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Polls show most Americans have accepted the legitimacy of the Biden administration. Polls also show that some Americans continue embracing conspiracy theories. The QAnon scams about how Donald Trump would remain president did not come true, but new theories have followed. Paranoid thinking is as old as this republic, but stories of conspiracy are now spreading more widely and more rapidly. NPR's Joel Rose reports, as part of our series on disinformation.
JOEL ROSE, BYLINE: Millions of people watched the moon landing live on TV in 1969.
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NEIL ARMSTRONG: That's one small step for man.
ROSE: Or did they?
BONNIE GARLAND: I personally do not believe that man has ever been out of the atmosphere. I don't believe that man can get out of the atmosphere.
ROSE: This is Bonnie Garland from Tucson, Ariz.
GARLAND: I'm a very inquisitive person, always have been. So I question everything.
ROSE: Garland also falsely believes the coronavirus is just another strain of the flu, and she does not believe that former President Barack Obama was born in the United States, even though he was.
GARLAND: I just always had a gut feeling that there was something not right about him.
ROSE: Garland is not alone. An NPR/Ipsos poll in December found that a significant number of Americans believe disinformation about the coronavirus and about settled historical facts. Nearly 1 in 10 respondents don't believe humans landed on the moon or that the September 11 attacks were carried out by al-Qaida terrorists. Even more falsely believe that mass shootings in recent years were staged hoaxes or that Obama was not born in the U.S. Chris Jackson is a pollster at Ipsos.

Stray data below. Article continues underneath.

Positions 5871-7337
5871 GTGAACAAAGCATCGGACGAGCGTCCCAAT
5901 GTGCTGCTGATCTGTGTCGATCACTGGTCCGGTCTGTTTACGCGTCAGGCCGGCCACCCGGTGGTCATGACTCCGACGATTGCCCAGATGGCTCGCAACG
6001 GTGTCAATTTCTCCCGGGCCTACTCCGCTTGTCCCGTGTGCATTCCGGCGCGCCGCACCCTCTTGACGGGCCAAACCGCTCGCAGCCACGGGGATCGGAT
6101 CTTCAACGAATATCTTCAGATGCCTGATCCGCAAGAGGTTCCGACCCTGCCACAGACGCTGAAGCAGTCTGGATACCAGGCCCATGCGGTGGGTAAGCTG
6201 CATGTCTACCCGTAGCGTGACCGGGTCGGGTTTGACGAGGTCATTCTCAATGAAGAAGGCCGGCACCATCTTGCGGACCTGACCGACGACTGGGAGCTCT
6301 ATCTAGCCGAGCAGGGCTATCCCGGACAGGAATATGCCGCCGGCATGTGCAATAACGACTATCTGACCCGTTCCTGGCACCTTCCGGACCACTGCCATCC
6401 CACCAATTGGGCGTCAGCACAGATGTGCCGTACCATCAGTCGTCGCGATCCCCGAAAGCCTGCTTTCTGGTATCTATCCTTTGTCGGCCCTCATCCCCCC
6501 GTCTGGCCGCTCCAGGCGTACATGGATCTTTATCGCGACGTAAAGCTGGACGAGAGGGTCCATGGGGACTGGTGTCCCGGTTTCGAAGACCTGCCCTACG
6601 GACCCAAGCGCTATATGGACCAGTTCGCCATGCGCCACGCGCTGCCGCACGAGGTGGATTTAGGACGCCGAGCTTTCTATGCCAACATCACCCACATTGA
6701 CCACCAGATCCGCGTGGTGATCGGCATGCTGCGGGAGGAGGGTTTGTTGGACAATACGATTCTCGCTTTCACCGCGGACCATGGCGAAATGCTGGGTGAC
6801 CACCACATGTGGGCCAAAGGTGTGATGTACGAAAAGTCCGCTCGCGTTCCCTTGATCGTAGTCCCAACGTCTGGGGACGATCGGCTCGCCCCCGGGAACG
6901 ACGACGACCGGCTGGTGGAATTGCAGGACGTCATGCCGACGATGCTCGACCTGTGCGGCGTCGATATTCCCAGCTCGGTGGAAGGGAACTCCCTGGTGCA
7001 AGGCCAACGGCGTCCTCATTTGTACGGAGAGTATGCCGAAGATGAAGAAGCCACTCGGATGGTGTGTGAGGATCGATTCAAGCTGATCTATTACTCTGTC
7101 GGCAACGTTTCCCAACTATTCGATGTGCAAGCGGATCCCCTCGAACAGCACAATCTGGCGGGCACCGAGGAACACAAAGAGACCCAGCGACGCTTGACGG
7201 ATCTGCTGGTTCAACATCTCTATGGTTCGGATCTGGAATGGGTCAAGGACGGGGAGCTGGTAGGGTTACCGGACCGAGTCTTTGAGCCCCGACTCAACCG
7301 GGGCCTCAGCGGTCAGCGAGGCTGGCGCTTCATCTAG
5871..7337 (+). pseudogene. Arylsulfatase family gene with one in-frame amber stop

CHRIS JACKSON: There is certainly a bloc of people who are willing to believe conspiracies sort of across the board, even if it doesn't have any basis in reality or fact.
ROSE: While false conspiracy theories are not new, experts say their reach is spreading - accelerated by social media, encouraged by former President Trump and weaponized in a way that is unprecedented.
KATHRYN OLMSTED: It has been getting worse. Conspiracy theories have become more dangerous and more widespread just even in the last 10 years.
ROSE: Kathryn Olmsted teaches history at the University of California, Davis. She's written a book about anti-government conspiracy theories. She says they date all the way back to the founding of the country. Until recently, though, Olmsted says, it was harder for these ideas to gain traction. Take the people who trafficked in conspiracy theories about the assassination of John F. Kennedy in the 1960s.
OLMSTED: They had to work pretty hard to identify each other. They would put up flyers at the local library, or they'd write letters to the editor. And eventually, they had groups and newsletters, and they would have conferences. I mean, they did it, but it took a while.
ROSE: Eventually, their fringe ideas did break through to the mainstream, though not until decades later.
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DONALD SUTHERLAND: (As X) And it is the best indication of a massive plot in Dallas. Now, who could have best done this?
ROSE: Director Oliver Stone was widely criticized in the 1990s for amplifying these conspiracy theories in the movie "JFK," starring Donald Sutherland as a whistleblower and Kevin Costner as the DA who believes there was a cover-up.
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KEVIN COSTNER: (As Jim Garrison) Now, we're through the looking glass here, people. White is black, and black is white.